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Visual arts review: Red and Ascension at Studio 21

A double-header of paintings and drawings offers two times the loveliness.

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Charley Young, "Striations."
  • Charley Young, "Striations."

Marilyn McAvoy, Red
Charley Young, Ascension
Studio 21 Fine Art, 1273 Hollis Street
To June 6

The latest exhibition at Studio 21 is a double header: Red by Marilyn McAvoy and Ascension by Charley Young.

Known for her floral paintings that blend naturalism, texture and dreamlike painterly abstractions, McAvoy's latest body of work takes a turn towards the figurative. Her portraits of women at various ages feature models who are perfectly posed, with dramatic and colourful lighting techniques that give the effect that you are looking at someone through stained glass or underwater. Inspired by the shadows and light at play behind the scenes and backstage at music venues (McAvoy has spent much of her life surrounded by live music), her figures are seated in cozier settings, but are painted and illuminated with the reverence of rock stars, mysterious women comfortable behind the scenes as well as on centre stage.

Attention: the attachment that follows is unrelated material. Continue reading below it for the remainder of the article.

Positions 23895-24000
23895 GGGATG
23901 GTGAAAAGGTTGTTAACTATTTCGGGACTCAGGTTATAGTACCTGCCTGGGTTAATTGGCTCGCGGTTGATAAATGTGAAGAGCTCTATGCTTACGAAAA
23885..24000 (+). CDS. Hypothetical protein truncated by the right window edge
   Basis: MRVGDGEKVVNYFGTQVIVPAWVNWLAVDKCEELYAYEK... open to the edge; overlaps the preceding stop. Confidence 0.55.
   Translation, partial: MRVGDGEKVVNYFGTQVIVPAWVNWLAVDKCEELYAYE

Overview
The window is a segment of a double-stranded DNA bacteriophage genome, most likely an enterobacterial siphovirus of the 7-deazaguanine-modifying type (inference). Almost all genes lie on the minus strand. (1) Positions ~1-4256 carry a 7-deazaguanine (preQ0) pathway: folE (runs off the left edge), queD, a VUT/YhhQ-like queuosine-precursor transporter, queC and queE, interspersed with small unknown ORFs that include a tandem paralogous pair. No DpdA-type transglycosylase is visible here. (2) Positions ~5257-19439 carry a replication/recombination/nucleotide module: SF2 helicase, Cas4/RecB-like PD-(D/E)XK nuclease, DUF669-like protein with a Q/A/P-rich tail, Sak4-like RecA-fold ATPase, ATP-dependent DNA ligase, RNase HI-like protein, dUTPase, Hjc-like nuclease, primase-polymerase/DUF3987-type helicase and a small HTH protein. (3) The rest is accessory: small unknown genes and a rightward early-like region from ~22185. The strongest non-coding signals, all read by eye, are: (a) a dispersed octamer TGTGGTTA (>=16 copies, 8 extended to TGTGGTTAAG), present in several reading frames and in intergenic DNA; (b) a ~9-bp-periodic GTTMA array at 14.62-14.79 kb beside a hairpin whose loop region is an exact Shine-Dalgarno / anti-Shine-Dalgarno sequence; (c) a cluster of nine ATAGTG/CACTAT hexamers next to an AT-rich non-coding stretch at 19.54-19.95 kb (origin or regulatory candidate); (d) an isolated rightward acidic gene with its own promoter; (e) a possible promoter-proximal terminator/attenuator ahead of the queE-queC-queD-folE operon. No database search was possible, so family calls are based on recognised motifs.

Juxtaposing McAvoy's bold canvases, we find Charley Young's greyscale mountainscapes. Drawn on drafting film, the dark graphite and bright whites of her materials shine against the dove grey, translucent material. Her scenes are fragmented, just pieces of snowy mountain side floating in the ether, small pockets made of rock. Young has often worked with frottage—the process of pressing paper against a rough surface and rubbing drawing material across it to reveal the texture underneath—in the past, and her highly detailed drawings speak to her understanding of the materiality of the rock face. We seem to be able to feel every crevice, hill and peak. Young's drawings feel like a love letter to the mountains, a chilly escape as summer begins to creep into the city.

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